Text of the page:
My Mom is a Girl: A Lesson of Equality is a recent Mascot Books publication written by Andrea Lardner and illustrated by Junica.
The book focuses on the relationship of a young boy named Taj and his mother. Mother and son both have light-brown skin, rosy cheeks, big brown eyes, and dark brown hair. The story opens with mother and son reading a bedtime story about equality. Continue reading
Jacob’s Room to Choose (2019), by Sarah Hoffman and Ian Hoffman, reintroduces readers to Jacob, the protagonist of their 2014 children’s picture book Jacob’s New Dress.
In Jacob’s New Dress the protagonist shares his desire to wear a dress with his parents. They take a little convincing but are quite supportive; in fact, Jacob’s mom helps him sew a dress. Jacob does deal with bullying when he wears his new dress to school, but his best friend Sophie, a supportive girl who reappears in Jacob’s Room to Choose, stands up for him. Continue reading
Square Zair Pair (2015), written by Jase Peeples and illustrated by Christine Knopp, is a quirky picture book reminiscent of Dr. Seuss. The story takes place in Hanamandoo, a fantasy world inhabited by Zairs. Zairs hatch from eggs that grow from vines. Some are tall and square; others are short and round. Round and square Zairs always form a pair by attaching tails. Continue reading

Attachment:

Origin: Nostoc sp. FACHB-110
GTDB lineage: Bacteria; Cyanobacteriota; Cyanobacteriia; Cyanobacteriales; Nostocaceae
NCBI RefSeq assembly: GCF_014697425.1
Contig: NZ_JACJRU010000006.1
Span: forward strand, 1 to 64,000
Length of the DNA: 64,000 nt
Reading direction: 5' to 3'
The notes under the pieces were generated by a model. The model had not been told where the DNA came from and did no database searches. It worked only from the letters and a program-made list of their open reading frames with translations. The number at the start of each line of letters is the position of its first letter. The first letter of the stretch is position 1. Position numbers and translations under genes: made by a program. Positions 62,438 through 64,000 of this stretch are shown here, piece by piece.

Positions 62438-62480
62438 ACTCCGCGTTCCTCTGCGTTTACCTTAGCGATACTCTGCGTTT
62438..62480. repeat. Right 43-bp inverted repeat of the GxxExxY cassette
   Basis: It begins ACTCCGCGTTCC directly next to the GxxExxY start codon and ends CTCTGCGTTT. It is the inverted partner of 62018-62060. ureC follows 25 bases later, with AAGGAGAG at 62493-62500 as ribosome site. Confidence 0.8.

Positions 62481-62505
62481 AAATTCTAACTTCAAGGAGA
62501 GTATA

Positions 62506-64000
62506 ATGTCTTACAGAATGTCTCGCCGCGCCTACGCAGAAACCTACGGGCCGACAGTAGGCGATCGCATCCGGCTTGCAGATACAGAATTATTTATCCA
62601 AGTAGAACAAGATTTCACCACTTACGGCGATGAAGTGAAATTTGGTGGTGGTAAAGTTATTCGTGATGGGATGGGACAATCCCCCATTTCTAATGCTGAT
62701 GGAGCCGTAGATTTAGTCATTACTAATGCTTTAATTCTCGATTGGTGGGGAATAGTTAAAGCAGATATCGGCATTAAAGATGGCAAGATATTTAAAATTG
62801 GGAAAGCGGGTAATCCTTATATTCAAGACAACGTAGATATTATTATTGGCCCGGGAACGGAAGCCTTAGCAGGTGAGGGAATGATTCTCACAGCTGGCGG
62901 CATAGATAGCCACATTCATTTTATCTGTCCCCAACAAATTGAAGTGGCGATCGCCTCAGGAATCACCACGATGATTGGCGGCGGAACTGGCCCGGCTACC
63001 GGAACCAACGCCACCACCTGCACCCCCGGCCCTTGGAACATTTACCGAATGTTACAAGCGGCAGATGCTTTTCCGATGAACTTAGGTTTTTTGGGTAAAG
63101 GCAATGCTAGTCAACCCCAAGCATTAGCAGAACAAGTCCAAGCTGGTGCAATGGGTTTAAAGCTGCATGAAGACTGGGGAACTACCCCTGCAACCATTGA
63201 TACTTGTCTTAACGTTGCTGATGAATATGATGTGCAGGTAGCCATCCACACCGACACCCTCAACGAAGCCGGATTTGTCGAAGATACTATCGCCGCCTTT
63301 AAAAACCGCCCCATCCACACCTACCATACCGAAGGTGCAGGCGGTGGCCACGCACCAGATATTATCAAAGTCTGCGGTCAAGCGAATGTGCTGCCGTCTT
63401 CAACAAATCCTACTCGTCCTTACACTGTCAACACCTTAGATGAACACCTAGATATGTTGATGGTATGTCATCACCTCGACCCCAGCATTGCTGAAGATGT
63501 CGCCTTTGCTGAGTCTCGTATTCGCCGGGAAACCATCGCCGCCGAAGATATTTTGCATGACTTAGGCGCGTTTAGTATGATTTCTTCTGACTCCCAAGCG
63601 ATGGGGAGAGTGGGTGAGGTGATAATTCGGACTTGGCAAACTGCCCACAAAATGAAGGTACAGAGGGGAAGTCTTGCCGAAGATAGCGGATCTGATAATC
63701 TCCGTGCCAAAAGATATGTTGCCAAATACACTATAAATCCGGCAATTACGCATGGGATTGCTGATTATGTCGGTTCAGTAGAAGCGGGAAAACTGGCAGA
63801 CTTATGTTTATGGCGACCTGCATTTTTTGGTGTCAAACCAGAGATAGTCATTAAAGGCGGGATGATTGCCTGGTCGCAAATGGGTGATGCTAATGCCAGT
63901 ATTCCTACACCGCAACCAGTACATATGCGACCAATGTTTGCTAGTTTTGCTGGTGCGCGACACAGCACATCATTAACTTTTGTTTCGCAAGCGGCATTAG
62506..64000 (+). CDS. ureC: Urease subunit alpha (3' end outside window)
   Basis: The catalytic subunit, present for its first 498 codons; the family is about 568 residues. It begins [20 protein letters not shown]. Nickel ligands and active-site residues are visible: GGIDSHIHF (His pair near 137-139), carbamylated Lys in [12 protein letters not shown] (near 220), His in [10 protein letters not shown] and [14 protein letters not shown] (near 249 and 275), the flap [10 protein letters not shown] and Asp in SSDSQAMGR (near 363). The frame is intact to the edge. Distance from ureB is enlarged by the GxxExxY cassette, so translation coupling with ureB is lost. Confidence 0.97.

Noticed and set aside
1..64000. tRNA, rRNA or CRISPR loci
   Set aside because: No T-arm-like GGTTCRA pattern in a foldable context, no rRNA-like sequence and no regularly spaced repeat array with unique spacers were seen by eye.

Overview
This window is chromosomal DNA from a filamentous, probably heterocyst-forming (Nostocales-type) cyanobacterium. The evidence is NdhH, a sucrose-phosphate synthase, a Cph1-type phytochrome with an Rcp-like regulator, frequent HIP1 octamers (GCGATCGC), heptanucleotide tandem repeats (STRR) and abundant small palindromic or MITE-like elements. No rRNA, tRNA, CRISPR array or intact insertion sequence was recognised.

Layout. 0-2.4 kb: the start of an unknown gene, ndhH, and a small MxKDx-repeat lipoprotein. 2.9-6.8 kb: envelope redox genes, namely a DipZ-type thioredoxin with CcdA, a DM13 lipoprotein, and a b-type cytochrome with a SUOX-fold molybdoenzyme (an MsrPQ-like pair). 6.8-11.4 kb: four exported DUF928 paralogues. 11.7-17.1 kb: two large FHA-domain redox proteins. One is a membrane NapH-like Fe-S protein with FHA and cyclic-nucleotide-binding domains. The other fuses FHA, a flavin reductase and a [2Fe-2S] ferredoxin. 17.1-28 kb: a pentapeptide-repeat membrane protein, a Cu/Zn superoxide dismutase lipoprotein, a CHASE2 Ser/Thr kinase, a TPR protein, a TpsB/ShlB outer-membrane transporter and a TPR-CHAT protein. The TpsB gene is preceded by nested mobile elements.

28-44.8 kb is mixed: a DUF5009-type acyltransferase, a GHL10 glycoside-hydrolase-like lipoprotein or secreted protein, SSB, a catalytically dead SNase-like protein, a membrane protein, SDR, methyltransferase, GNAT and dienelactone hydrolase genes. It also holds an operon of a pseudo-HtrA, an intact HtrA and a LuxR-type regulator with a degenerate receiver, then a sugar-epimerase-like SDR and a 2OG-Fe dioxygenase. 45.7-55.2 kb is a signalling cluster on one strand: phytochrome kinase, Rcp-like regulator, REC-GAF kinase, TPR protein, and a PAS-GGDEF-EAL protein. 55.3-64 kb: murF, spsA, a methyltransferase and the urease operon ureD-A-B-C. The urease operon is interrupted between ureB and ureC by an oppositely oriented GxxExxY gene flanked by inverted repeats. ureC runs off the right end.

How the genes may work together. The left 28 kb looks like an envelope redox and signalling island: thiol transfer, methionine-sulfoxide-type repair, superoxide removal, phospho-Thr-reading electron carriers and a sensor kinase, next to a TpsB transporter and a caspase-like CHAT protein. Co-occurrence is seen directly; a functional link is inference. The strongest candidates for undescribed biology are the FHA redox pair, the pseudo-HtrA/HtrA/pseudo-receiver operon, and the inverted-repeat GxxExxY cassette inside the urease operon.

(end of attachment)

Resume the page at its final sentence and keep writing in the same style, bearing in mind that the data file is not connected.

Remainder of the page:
I really wanted to like Something Happened in Our Town: A Child’s Story about Racial Injustice. I really wanted to, but I didn’t. Several psychologists with a history of working together in Atlanta, Georgia (Marianne Celano, Marietta Collins, and Ann Hazzard) collaborated to write the book, which is nicely illustrated by Jennifer Zivoin. The synopsis, printed on the back of the book, states: “Something Happened in our Town follows two families – one White, one Black – as they discuss a police shooting of a Black man in their community. Continue reading
Maya Gonzalez’s necessary children’s picture book, When a Bully is President: Truth and Creativity in Oppressive Times (2017), sends a positive message to children about the power of creativity, awareness, self-care, and community engagement. When a Bully is President requires reflection and discussion, preferably with a knowledgeable person who can help children work through complex connections between the “big” and “small,” past and present, forms of bullying Gonzalez describes.